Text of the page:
Flying with your camera gear

In March 2017 the US and UK governments announced a ‘carry on’ ban on some electrical equipment on some travel routes. Depending on the source it looks like this ban does include cameras. Normally camera insurance doesn’t offer any cover for damage or theft to equipment stored in the hold of the aircraft, so this ban does offer photographers a bit of a headache.

I’ve travelled a lot with my cameras, and I know how frustrating it can be so I thought I would write a three step guide on how to sidestep these rules and still ensure you are able to create the images you want to.

Travel with your oldest gear

When you bought it, you thought it was the best thing ever and was going to do everything you needed it to. The chances are it probably still does. Worst case scenario, if it gets stolen or lost you’ll still have your best gear at home.
Old Camera
Peli 1510 Photography Case

Take two bags to the boarding gate

The main one should be a good solid camera flight case. I use the Peli 1510 which they say is bullet proof (we’ll call this the strong box for now). The second should be a cheap shoulder bag. Put everything in the strong box, with the lenses and cameras separated. If the security team won’t allow you to board with the camera, don’t argue or complain. It’s their plane and you want to get on it. Remove your lenses from the strong box and place in your cheap shoulder bag. Leaving your camera bodies in the strong box to be placed in the aircraft hold. I’d definitely recommend you have a couple of small TSA padlocks to place on it. If you are unlucky enough to be at the mercy of a bad baggage handler; a small padlock can be the difference between an opportunistic theft and them looking elsewhere. Explain what you plan to do, ask them if they have a quiet corner you can repack. There’s no need to patronise and explain what the difference between a lens and a camera is because they’ll have this discussion 15 times a day.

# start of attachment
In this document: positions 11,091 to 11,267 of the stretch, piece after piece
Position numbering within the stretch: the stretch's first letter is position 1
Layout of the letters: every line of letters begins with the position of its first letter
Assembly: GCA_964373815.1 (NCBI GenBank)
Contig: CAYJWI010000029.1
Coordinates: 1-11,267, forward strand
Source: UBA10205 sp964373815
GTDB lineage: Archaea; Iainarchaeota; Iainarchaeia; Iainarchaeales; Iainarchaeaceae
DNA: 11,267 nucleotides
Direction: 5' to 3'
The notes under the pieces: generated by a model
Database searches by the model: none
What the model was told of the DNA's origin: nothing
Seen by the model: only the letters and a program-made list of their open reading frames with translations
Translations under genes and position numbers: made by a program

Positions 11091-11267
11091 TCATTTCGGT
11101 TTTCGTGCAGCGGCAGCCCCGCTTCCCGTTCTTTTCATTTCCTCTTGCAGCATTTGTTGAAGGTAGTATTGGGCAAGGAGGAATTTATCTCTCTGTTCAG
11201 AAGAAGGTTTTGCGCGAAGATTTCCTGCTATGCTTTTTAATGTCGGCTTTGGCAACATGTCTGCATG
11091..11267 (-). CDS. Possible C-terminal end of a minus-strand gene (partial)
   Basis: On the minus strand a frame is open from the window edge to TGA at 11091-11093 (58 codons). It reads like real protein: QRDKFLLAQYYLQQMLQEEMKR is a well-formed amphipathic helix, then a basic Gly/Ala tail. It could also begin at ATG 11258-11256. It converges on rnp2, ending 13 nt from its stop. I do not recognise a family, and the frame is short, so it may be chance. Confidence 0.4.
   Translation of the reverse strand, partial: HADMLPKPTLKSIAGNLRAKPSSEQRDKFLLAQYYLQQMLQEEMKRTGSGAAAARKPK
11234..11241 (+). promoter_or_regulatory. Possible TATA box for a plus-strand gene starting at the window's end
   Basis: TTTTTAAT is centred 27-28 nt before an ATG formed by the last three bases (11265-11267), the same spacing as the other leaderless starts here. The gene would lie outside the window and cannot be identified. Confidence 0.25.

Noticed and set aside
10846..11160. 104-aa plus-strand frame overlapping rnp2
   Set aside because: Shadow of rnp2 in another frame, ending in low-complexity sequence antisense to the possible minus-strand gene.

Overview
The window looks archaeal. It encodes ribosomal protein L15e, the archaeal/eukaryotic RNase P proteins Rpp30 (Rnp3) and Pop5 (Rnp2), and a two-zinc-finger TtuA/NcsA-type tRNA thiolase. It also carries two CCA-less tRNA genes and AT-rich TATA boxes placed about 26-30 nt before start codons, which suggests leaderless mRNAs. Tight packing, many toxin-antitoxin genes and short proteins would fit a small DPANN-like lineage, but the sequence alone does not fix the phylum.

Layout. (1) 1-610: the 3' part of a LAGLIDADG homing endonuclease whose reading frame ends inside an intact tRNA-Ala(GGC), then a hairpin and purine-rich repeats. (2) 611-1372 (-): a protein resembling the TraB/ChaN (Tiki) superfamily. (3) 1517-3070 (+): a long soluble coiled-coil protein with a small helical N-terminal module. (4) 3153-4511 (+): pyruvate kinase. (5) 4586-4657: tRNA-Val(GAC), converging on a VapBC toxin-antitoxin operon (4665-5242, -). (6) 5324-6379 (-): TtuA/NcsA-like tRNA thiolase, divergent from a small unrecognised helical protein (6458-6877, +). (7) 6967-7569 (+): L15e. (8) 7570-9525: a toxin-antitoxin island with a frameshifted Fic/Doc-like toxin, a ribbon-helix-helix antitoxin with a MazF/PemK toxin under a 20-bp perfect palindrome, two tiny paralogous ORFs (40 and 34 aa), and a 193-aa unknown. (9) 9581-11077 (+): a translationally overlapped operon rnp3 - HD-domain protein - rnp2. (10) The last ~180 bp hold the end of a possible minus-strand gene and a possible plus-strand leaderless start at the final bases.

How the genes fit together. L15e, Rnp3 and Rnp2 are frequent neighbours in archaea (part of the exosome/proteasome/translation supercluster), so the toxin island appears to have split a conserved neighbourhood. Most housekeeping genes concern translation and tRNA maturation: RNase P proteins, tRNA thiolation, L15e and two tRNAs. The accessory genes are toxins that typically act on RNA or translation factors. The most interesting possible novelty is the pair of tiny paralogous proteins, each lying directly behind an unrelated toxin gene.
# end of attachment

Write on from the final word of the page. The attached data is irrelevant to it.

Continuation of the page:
Worst case scenario

If the worst has happened and you arrive to no strong box, either because of theft or loss. You’ll need a camera quick, most airports will have an electronics store and because you’ve got your lenses in your shoulder bag; all you need is a new body that will fit your lenses.


In my experience, being polite and happy to comply has surprisingly positive results.  Above all else, never argue with security or airline staff.  They may understand and even agree with you, but if their employer has a policy, it’s your job to live with it.  It’s not always easy and I’ve had my fair share of encounters that have put me under unnecessary additional pressure, but at the end of the day, I’ve can honestly say I’ve probably had more than my fair share of latitude when I’ve kept it cool and friendly.


Occasionally we use stock images by other talented photographers on our blog pages and we’d like to acknowledge this.  The images in this blog have been kindly supplied by the following photographers.  You can find more of their work by following the links.

Luis Quintero 

Wendy Wei